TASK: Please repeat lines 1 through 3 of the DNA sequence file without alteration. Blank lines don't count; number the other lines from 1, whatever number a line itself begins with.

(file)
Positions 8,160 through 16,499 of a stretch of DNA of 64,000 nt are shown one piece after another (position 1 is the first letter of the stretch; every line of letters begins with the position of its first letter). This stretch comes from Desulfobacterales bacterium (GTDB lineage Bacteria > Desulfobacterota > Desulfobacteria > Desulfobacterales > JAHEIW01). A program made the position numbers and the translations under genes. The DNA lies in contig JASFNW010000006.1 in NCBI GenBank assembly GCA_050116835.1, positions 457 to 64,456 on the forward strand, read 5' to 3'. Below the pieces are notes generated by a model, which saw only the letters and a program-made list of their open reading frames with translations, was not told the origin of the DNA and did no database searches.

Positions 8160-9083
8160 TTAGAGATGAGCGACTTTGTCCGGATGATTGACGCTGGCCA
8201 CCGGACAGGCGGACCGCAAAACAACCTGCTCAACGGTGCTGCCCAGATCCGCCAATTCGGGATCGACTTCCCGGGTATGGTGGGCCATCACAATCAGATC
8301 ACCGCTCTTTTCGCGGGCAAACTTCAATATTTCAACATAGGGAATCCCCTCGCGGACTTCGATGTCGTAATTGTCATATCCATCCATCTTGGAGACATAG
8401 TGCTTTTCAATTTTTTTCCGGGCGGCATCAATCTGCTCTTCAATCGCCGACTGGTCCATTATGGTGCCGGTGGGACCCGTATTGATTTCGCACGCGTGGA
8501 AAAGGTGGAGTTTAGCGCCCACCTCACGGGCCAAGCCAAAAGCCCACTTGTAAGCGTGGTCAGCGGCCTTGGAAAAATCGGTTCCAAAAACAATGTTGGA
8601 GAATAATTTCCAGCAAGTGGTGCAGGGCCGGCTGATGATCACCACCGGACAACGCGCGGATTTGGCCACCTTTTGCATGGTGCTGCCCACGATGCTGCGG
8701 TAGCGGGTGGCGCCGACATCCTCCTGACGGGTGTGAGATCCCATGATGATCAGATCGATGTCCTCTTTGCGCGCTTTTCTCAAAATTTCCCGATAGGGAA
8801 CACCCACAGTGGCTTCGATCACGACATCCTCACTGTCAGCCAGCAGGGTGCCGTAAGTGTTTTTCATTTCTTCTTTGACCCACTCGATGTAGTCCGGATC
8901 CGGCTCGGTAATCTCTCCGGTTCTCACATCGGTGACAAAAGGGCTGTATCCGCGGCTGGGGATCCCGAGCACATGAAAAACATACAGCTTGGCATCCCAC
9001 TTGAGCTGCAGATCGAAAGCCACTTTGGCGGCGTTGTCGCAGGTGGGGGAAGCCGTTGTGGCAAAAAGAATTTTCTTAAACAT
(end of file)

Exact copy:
Positions 8,160 through 16,499 of a stretch of DNA of 64,000 nt are shown one piece after another (position 1 is the first letter of the stretch; every line of letters begins with the position of its first letter). This stretch comes from Desulfobacterales bacterium (GTDB lineage Bacteria > Desulfobacterota > Desulfobacteria > Desulfobacterales > JAHEIW01). A program made the position numbers and the translations under genes. The DNA lies in contig JASFNW010000006.1 in NCBI GenBank assembly GCA_050116835.1, positions 457 to 64,456 on the forward strand, read 5' to 3'. Below the pieces are notes generated by a model, which saw only the letters and a program-made list of their open reading frames with translations, was not told the origin of the DNA and did no database searches.

Positions 8160-9083
8160 TTAGAGATGAGCGACTTTGTCCGGATGATTGACGCTGGCCA